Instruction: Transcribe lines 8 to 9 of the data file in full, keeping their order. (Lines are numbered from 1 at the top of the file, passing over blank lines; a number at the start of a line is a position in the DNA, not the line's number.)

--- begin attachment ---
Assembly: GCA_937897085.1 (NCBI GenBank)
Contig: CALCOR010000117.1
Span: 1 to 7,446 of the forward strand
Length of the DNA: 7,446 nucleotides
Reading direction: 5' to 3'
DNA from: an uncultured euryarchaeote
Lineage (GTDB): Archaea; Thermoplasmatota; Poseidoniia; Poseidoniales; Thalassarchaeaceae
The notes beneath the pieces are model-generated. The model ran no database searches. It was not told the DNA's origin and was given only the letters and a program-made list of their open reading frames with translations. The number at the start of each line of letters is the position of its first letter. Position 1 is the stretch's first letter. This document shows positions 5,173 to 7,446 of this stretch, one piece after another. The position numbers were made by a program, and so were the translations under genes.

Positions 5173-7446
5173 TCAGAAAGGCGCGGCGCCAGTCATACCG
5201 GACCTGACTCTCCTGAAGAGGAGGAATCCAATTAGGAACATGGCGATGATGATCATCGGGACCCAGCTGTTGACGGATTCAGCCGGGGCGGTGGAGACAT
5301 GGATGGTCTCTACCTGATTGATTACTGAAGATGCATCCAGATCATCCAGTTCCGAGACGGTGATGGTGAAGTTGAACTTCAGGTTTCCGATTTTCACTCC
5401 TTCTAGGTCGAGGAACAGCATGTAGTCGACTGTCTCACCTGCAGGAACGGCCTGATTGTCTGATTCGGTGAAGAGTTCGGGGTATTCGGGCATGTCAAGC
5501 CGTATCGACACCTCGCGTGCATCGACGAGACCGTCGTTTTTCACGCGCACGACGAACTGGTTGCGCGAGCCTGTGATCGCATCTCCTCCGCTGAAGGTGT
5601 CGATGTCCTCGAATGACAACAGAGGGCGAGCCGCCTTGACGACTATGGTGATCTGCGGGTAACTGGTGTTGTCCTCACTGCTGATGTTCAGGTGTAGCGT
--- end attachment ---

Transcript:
The notes beneath the pieces are model-generated. The model ran no database searches. It was not told the DNA's origin and was given only the letters and a program-made list of their open reading frames with translations. The number at the start of each line of letters is the position of its first letter. Position 1 is the stretch's first letter. This document shows positions 5,173 to 7,446 of this stretch, one piece after another. The position numbers were made by a program, and so were the translations under genes.

Positions 5173-7446